Un­cer­tain health of Chavez stirs talk of suc­ces­sor in Venezuela

The Washington Times Weekly - - Geopolitics - BY STEPHEN LEVY

Venezue­lan Pres­i­dent Hugo Chavez, be­ing treated in Cuba for a mys­te­ri­ous ill­ness, is main­tain­ing power over his coun­try from more than a thou­sand miles away while spec­u­la­tion builds that he could be dy­ing.

The Venezue­lan for­eign min­istry this week in­sisted that Mr. Chavez is re­cov­er­ing from surgery for a “pelvic ab­scess” in a Havana hos­pi­tal. Mr. Chavez spoke on tele­vi­sion June 28 in his first pub­lic ap­pear­ance in two weeks.

But the post­pone­ment of a July 5 re­gional sum­mit com­mem­o­rat­ing the bi­cen­ten­nial of the coun­try is lead­ing to spec­u­la­tion from Wash­ing­ton an­a­lysts about how Venezuela would fare with­out its po­lar­iz­ing leader.

“Venezuela is not par­tic­u­larly equipped, in­sti­tu­tion­ally speak­ing, to run with­out a Chavez at the helm,” said Larry Birns, di- rec­tor of the Coun­cil on Hemi­spheric Af­fairs. “He’s the glue that holds it all to­gether.”

Mark Fal­coff, a for­eign-pol­icy an­a­lyst at the Amer­i­can En­ter­prise In­sti­tute, said that there can be no “chav­ismo with­out Chavez” — a ref­er­ence to the cult of per­son­al­ity that sur­rounds the 58-year-old po­lit­i­cal boss.

“There is sim­ply no one in the regime who com­bines his au­dac­ity, his reck­less­ness, his flair for show­man­ship, and his raw pop­u­lar ap­peal to roughly 40 per­cent of Venezue­lan so­ci­ety,” he wrote last week in the Na­tional Re­view On­line.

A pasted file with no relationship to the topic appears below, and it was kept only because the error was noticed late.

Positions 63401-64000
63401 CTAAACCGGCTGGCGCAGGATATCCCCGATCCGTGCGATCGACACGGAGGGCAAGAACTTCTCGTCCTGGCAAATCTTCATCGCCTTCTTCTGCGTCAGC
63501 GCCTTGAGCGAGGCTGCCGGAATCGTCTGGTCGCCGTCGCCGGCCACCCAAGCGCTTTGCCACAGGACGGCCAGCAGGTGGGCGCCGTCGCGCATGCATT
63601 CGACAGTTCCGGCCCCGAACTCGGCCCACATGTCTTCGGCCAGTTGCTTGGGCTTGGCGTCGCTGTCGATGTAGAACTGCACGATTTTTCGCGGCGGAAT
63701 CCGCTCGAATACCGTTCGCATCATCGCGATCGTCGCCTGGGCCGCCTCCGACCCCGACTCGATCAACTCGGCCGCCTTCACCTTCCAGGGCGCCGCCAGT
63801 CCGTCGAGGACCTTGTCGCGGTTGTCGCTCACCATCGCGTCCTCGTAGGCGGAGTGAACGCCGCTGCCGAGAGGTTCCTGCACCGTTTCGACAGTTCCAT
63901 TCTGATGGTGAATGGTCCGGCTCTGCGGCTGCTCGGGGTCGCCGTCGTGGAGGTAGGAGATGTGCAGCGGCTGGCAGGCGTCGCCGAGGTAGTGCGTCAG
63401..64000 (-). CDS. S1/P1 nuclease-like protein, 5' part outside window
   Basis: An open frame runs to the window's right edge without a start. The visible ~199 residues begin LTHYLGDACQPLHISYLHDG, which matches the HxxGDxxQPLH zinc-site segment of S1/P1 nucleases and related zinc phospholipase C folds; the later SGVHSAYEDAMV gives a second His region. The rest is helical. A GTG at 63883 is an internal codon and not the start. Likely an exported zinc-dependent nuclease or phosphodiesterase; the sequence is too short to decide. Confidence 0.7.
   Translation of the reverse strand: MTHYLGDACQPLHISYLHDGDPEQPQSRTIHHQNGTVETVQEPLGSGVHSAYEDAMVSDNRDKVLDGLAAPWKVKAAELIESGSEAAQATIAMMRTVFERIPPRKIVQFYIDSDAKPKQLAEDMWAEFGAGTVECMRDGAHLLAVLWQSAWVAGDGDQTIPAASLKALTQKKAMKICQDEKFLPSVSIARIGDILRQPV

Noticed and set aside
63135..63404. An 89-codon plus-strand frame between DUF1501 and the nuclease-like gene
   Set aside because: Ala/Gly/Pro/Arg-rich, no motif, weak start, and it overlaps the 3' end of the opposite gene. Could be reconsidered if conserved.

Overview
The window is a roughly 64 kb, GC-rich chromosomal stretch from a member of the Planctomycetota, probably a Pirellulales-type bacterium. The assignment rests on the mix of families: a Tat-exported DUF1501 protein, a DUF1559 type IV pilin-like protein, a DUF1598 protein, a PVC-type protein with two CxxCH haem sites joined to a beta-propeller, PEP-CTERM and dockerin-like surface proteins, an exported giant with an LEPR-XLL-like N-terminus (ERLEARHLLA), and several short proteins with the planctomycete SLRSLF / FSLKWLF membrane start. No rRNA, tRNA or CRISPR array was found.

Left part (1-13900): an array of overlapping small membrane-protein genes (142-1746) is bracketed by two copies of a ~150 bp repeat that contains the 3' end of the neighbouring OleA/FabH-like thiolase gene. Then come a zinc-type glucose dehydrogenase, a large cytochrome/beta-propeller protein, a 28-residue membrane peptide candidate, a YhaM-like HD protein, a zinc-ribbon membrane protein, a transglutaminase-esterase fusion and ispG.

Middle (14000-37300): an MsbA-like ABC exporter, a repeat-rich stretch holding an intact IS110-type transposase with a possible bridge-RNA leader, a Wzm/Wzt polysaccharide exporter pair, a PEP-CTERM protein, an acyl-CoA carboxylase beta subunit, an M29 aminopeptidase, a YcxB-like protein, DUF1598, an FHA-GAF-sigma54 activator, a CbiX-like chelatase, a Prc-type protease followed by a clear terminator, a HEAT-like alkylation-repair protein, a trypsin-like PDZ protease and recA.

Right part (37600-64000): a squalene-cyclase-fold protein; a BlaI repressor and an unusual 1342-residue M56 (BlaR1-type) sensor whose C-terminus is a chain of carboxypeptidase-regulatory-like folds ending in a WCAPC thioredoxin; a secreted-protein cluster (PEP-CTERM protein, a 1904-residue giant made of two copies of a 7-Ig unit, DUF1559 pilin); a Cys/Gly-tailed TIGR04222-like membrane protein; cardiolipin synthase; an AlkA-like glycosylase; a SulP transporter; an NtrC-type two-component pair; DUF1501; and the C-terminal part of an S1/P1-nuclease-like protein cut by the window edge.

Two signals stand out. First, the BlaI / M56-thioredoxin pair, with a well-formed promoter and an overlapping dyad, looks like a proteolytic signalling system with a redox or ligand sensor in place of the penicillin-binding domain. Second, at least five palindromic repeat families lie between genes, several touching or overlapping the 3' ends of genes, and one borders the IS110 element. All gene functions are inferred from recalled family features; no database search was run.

Mr. Fal­coff warned that the cur­rent gov­ern­ment could “col­lapse into civil war” if Mr. Chavez dies.

How­ever, if he re­cov­ers and seeks a fourth term in 2012, his record as a “dic­ta­tor [. . . ] will be on trial in the next elec­tion.” said Rep. Ileana Ros-Le­hti­nen, chair­woman of the House For­eign Af­fairs Com­mit­tee.

“The Venezue­lan peo­ple are hun­gry for demo­cratic gov­er­nance, and for lead­ers who will re­spect and pro­tect their ba­sic rights and free­doms. Chavez´s fo­cus is on con­sol­i­dat­ing his own power,” the Florida Repub­li­can told The Wash­ing­ton Times on Thurs­day.

Venezuela’s vi­tal oil in­dus­try likely would sur­vive in­tact re­gard­less of Mr. Chavez’s health, one an­a­lyst said.

“Who­ever the new gov­ern­ment is, it has a vested in­ter­est in keep­ing the money flow­ing,” said Peter Zei­han, vice pres­i­dent of anal­y­sis for Strat­for Global In­tel­li­gence.

Venezuela is the four thlargest source of for­eign oil for the United States.

In Caracas, the for­eign min­istr y said June 29 that Mr. Chavez “finds him­self in the mid­dle of a process of re­cu­per­a­tion and ex­tremely strict med­i­cal treat­ment.”

He un­der­went an op­er­a­tion June 10 for what the Venezue­lan gov­ern­ment called a “pelvic ab­scess.” How­ever, some an­a­lysts suspect Mr. Chavez may be suf­fer­ing from a more se­ri­ous con­di­tion.

In a June 27 re­port, Strat­for cited an un­named mem­ber of Mr. Chavez’s med­i­cal staff as say­ing he has prostate cancer.

The next day, the Venezue­lan gov­ern­ment re­leased pho­to­graphs and a video of Mr. Chavez with for­mer Cuban Pres­i­dent Fidel Cas­tro.

Op­po­si­tion lead­ers claim that Mr. Chavez’s ab­sence has left a power vac­uum be­cause no one is gov­ern­ing dur­ing his hos­pi­tal­iza­tion. Vice Pres­i­dent Elias Jaua dis­puted those charges.

“Pres­i­dent Chavez has not stopped work­ing,” said Mr. Jaua, who read mes­sages posted on the Mr. Chavez’s Twit­ter ac­count on June 24 on na­tional tele­vi­sion.

An­to­nio Ledezma, op­po­si­tion mem­ber and mayor of Caracas, replied, “You can’t gov­ern a coun­try through Twit­ter.”

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